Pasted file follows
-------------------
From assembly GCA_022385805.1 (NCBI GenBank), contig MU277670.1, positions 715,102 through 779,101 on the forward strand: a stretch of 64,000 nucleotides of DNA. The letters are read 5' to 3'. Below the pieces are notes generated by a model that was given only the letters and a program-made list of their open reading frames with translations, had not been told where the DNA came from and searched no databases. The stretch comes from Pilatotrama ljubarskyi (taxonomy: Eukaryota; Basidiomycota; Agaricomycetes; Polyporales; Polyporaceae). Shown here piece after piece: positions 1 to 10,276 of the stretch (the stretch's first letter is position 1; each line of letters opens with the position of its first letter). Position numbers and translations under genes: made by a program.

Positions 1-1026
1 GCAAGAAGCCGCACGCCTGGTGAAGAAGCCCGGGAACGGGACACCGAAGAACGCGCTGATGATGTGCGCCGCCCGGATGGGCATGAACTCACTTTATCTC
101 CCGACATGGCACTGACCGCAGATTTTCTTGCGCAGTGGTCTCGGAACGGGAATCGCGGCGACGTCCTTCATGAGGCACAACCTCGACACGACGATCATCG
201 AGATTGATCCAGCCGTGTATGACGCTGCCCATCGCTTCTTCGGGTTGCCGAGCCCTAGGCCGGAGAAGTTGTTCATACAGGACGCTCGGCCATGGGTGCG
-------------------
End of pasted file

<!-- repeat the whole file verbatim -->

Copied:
From assembly GCA_022385805.1 (NCBI GenBank), contig MU277670.1, positions 715,102 through 779,101 on the forward strand: a stretch of 64,000 nucleotides of DNA. The letters are read 5' to 3'. Below the pieces are notes generated by a model that was given only the letters and a program-made list of their open reading frames with translations, had not been told where the DNA came from and searched no databases. The stretch comes from Pilatotrama ljubarskyi (taxonomy: Eukaryota; Basidiomycota; Agaricomycetes; Polyporales; Polyporaceae). Shown here piece after piece: positions 1 to 10,276 of the stretch (the stretch's first letter is position 1; each line of letters opens with the position of its first letter). Position numbers and translations under genes: made by a program.

Positions 1-1026
1 GCAAGAAGCCGCACGCCTGGTGAAGAAGCCCGGGAACGGGACACCGAAGAACGCGCTGATGATGTGCGCCGCCCGGATGGGCATGAACTCACTTTATCTC
101 CCGACATGGCACTGACCGCAGATTTTCTTGCGCAGTGGTCTCGGAACGGGAATCGCGGCGACGTCCTTCATGAGGCACAACCTCGACACGACGATCATCG
201 AGATTGATCCAGCCGTGTATGACGCTGCCCATCGCTTCTTCGGGTTGCCGAGCCCTAGGCCGGAGAAGTTGTTCATACAGGACGCTCGGCCATGGGTGCG